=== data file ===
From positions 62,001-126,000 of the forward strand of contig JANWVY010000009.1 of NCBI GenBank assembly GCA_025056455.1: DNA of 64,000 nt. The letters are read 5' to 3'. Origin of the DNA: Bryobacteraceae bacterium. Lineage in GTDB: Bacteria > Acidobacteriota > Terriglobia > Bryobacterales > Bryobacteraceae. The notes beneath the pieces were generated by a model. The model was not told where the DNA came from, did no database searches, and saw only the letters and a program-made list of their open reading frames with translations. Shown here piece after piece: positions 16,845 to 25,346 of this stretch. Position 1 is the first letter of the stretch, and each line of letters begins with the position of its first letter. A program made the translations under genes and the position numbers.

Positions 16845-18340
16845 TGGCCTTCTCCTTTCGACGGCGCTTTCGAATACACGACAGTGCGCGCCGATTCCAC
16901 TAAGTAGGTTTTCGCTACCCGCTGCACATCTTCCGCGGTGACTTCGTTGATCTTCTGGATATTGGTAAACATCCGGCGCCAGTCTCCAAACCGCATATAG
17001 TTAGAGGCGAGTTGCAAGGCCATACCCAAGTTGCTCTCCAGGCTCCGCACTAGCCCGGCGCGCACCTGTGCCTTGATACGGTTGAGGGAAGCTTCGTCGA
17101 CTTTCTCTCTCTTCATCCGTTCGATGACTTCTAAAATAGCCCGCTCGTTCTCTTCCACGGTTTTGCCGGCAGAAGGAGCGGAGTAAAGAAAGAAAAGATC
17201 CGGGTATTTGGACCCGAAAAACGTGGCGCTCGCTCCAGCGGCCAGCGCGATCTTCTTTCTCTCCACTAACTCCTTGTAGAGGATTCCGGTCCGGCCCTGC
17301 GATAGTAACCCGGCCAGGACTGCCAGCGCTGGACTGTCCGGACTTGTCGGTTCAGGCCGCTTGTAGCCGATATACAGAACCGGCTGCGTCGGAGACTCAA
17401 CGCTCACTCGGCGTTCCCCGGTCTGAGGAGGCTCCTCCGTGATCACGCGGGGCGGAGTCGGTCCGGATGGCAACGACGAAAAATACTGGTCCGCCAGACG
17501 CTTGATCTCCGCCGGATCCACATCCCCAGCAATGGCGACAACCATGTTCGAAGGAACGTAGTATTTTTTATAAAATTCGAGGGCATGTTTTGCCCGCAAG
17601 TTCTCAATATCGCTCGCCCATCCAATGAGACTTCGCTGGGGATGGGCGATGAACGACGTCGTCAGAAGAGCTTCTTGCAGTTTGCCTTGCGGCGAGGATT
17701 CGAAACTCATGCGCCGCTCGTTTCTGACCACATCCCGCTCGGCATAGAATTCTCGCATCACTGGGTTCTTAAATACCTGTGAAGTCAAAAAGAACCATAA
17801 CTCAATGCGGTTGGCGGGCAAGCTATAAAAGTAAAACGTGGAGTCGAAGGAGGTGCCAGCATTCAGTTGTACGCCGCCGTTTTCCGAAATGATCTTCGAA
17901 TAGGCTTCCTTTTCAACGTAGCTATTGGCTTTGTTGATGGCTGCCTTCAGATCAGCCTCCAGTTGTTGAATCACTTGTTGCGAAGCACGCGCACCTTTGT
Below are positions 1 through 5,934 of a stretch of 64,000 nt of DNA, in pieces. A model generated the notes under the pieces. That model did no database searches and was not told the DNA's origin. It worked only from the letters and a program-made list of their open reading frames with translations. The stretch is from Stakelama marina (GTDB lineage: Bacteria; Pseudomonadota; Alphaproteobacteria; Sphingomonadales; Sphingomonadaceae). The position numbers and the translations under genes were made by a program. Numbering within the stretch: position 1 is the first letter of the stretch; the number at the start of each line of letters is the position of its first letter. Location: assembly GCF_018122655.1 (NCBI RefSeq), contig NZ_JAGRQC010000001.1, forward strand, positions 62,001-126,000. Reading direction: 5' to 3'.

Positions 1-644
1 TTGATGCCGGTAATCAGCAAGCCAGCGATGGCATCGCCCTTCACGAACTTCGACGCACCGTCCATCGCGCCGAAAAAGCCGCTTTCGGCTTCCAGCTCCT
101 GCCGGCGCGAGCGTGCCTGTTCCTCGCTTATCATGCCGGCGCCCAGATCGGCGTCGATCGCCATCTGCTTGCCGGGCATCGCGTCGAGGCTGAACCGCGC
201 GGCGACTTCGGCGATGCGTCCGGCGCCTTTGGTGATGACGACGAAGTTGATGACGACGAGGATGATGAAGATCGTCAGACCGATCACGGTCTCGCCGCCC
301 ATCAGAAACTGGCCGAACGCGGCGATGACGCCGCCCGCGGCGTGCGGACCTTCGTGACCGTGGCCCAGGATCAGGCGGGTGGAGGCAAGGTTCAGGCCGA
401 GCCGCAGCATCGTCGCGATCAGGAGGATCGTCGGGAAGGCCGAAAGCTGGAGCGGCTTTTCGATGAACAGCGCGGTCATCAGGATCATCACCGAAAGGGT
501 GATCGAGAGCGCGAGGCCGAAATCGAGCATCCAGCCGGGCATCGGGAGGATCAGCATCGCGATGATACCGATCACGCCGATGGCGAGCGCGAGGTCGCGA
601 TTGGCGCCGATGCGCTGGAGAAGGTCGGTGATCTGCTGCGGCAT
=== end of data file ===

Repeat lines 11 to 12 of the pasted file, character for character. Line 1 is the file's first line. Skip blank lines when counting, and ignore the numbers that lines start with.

17601 TTCTCAATATCGCTCGCCCATCCAATGAGACTTCGCTGGGGATGGGCGATGAACGACGTCGTCAGAAGAGCTTCTTGCAGTTTGCCTTGCGGCGAGGATT
17701 CGAAACTCATGCGCCGCTCGTTTCTGACCACATCCCGCTCGGCATAGAATTCTCGCATCACTGGGTTCTTAAATACCTGTGAAGTCAAAAAGAACCATAA